The CNH (Comision Nacional de Hidrocarburos), Mexico’s oil industry regulator, on Wednesday set out more detailed terms governing the first joint venture between state firm Pemex and potential private-sector partners in the deep water Trion field in the Gulf of Mexico, according to Reuters.
Under the terms Pemex, which for 75 years enjoyed a virtual monopoly position in the country’s oil production, must retain at least a 45% stake in the new JV.
Multinational super majors are expected to be among the suitors but the final say on who the partners shall be will belong to CNH rather than Pemex.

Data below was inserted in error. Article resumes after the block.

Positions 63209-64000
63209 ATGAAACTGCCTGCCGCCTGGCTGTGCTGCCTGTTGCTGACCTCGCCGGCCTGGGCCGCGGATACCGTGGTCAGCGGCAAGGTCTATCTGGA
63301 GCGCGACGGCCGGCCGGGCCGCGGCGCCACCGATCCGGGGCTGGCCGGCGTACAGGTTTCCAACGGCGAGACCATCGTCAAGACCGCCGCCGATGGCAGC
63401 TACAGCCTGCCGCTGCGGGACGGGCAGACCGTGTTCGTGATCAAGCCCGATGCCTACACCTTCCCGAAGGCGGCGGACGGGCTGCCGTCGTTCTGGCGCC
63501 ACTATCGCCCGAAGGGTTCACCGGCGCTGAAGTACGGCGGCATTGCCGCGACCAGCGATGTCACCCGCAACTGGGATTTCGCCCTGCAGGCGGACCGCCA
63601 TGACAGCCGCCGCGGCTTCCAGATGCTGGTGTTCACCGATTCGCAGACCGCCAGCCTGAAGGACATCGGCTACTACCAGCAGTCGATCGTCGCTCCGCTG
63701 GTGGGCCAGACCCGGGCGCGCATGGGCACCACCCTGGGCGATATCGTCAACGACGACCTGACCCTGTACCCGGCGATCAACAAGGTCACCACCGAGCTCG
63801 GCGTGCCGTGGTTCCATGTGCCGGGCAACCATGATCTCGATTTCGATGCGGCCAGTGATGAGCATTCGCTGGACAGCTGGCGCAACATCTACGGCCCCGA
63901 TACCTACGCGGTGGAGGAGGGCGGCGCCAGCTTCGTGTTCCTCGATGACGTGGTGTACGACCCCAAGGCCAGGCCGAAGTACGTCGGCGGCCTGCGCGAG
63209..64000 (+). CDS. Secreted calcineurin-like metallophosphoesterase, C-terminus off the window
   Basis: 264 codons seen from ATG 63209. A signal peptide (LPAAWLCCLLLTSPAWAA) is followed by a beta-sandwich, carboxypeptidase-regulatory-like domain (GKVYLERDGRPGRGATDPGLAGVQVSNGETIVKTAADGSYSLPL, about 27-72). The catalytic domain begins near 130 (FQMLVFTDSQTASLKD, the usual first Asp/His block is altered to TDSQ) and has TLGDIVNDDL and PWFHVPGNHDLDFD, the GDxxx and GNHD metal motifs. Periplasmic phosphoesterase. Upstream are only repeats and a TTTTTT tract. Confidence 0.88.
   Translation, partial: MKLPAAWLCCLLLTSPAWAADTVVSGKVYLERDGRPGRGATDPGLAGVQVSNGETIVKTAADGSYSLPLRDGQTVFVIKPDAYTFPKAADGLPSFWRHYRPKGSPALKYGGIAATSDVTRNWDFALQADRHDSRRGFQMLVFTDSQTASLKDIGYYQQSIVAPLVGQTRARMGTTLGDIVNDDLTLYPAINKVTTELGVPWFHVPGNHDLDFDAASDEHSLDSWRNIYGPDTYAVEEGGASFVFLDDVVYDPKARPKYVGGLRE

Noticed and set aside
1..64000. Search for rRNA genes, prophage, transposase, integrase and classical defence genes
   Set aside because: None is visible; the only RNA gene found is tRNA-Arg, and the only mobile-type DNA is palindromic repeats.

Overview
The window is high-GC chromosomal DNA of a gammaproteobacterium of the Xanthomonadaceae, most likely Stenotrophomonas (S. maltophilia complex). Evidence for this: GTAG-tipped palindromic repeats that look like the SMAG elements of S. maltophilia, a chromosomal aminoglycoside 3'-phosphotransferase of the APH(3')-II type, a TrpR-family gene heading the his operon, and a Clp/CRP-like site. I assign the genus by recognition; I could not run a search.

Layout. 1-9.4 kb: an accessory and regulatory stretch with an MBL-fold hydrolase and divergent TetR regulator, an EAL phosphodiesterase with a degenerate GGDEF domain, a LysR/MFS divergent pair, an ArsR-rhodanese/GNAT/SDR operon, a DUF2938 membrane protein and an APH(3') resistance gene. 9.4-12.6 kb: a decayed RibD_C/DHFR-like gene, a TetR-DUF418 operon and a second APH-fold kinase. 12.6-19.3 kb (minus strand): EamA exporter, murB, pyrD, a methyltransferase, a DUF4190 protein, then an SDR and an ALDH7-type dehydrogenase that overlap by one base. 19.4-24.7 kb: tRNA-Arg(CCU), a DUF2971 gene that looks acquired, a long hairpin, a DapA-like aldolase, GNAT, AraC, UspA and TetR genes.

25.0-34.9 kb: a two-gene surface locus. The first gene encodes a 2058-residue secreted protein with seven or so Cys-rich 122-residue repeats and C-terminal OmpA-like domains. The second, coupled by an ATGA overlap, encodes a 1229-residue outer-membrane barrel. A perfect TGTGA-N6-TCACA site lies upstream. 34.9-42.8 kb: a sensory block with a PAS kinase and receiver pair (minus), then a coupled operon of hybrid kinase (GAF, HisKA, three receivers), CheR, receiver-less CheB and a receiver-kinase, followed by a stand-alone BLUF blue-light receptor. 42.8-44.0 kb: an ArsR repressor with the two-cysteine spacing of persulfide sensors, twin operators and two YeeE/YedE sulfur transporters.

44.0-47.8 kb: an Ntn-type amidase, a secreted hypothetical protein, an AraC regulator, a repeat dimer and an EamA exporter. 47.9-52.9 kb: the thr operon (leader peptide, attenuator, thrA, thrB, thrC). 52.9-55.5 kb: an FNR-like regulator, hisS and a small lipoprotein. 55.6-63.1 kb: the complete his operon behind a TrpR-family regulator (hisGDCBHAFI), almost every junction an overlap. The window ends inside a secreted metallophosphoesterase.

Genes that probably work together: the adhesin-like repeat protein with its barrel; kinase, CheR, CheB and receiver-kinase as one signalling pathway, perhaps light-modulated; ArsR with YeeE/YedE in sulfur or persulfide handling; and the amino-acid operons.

In 2013 Mexico began moving towards diluting Pemex’s dominant position as part of an energy reform package intended to maximize production from the country’s underperforming resource extraction industry.
Asset sell-offs have been only mildly successful so far as earlier oilfield auctions received lukewarm bids.
But more is expected of the December auction for fields including Trion in the Perdido Fold Belt.
Bidders must meet pre-qualifying requirements (financial and technical) by September 15, with the final version of contract and bid terms being published on September 30.
The JV contract will be awarded on December 5.